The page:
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Stanton & Co.
Life Span: 1870-1871
Location: SE Corner Madison and Clark
Chicago Tribune, November 1, 1870
Opening of Stanton’s New Store
Yesterday afternoon a number of gentlemen visited, by special invitation, the new corner of Madison and Clark streets, which was then opened for the first time. Lawyers, railroad men, merchants, and journalists were present, and united in praising the handsomest and the most perfect grocery store in this city. The Lake and State street stores of this firm have fine goods, but they cannot compete in beauty and richness of appearance with this new one.
Stanton & Co.
Photo above may not be the Clark and Madison Location
This store has a frontage of 23 feet on Clark and 76 on Madison, and, with its basements below, which are used for the storage if wines, liquors, etc., affords ample accommodations. With many large windows, and a profusion of handsome chandeliers, it is well lighted by day and night. Doors on Madison and Clark give an easy means of access. That which first attracts attention is not the large and airy room, the piles of cigar boxes, bottles, and standard goods, but the admirable finish of counters and cases. They were the work of H. Liebenatien & Co., No. 167 and 169 Randolph street, who displayed fine artistic taste and good judgement in their choice of materials and the manner of employing them. The woods used are black walnut and ash, and the former, where it occurs in counters, etc., is very highly polished. The cashier’s desk, which stands in the centre of the room, and facing east, is a fine specimen of their work, and its rich simplicity would not be out of place in a church. The walnut panels are beautifully veneered. The bins are of ash, very delicately finished, and harmonize with all the other appointments. The floor is made of strips of black walnut and ash, laid in geometrical patterns. Taken as a whole, this store is something more than a mere place for the sale of goods. It is a triumph of good taste, reflecting credit on the men who did it, and the firm which ordered it. The total cost of these appurtenances was about to $10,000.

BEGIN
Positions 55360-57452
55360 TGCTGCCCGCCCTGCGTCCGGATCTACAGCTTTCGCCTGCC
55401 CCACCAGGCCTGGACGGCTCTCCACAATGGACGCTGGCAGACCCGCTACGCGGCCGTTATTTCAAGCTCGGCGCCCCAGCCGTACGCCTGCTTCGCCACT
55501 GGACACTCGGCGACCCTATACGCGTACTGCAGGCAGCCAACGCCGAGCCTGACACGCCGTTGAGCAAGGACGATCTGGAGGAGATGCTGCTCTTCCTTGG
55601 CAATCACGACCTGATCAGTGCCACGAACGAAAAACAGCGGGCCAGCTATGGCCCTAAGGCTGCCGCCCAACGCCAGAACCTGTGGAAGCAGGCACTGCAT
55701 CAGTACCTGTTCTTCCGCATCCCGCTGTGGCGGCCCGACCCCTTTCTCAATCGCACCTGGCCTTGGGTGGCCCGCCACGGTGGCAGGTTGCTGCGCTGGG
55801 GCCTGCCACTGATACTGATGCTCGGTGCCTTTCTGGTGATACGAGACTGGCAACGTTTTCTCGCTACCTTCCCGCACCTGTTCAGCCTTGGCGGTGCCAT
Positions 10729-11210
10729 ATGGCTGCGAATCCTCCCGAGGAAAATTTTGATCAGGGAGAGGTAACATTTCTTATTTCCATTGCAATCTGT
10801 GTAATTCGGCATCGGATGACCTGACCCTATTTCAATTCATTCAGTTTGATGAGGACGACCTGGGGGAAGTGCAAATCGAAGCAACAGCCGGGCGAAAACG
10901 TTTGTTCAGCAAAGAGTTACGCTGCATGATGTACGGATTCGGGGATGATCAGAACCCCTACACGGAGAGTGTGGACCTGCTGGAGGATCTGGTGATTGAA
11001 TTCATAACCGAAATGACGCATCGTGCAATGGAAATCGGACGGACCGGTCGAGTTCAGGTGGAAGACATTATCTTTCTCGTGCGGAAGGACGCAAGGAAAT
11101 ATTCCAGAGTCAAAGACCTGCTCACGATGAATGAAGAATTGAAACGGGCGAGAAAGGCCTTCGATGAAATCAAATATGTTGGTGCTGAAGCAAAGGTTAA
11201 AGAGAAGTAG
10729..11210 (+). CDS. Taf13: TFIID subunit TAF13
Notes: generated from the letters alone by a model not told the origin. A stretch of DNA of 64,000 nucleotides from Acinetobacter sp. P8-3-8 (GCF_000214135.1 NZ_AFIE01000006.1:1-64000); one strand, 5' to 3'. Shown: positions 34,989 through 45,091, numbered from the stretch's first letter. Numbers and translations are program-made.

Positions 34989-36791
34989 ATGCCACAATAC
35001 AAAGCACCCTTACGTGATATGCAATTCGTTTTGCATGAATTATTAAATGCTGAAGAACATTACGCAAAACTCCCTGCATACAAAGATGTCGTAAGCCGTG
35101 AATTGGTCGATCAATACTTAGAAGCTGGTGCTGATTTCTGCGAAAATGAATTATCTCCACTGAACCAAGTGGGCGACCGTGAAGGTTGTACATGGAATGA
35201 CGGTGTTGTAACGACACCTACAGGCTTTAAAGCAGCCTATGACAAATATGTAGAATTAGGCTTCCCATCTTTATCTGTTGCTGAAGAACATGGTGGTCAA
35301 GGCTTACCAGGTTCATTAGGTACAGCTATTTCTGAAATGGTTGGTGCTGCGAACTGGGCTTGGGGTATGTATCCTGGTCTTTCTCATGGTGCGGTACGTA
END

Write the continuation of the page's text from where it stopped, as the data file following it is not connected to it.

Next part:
These sumptuous cases and shelves are not unfitly furnished. We all know the high reputation that the articles sold by Stanton & Co. have always enjoyed. There is nothing lacking in their ample assortment, and all is excellent of its kind. Their great specialty, however, is imported cigars. The house has always been celebrated for them, but it is their intention to do still better than heretofore. They have a special agent at Havana, who is constantly procuring for them the finest products of Cuba. All brands are to be found in the northern part of the store has been set aside for their sale. They will also make a specialty of wines and liquors, of which they have great quantities on hand, and all the first quality. There will also be found, of course, all goods which form part of a grocery business.
After an inspection of the store by the guests, they were invited to partake of an oyster lunch, spread by Kinsley, which, like all of his efforts in that line, was most excellent. That disposed of, the company separated, gratified by what they had been—by these evidences of the enterprise of this Chicago firm, and of the way in which the public has sustained it.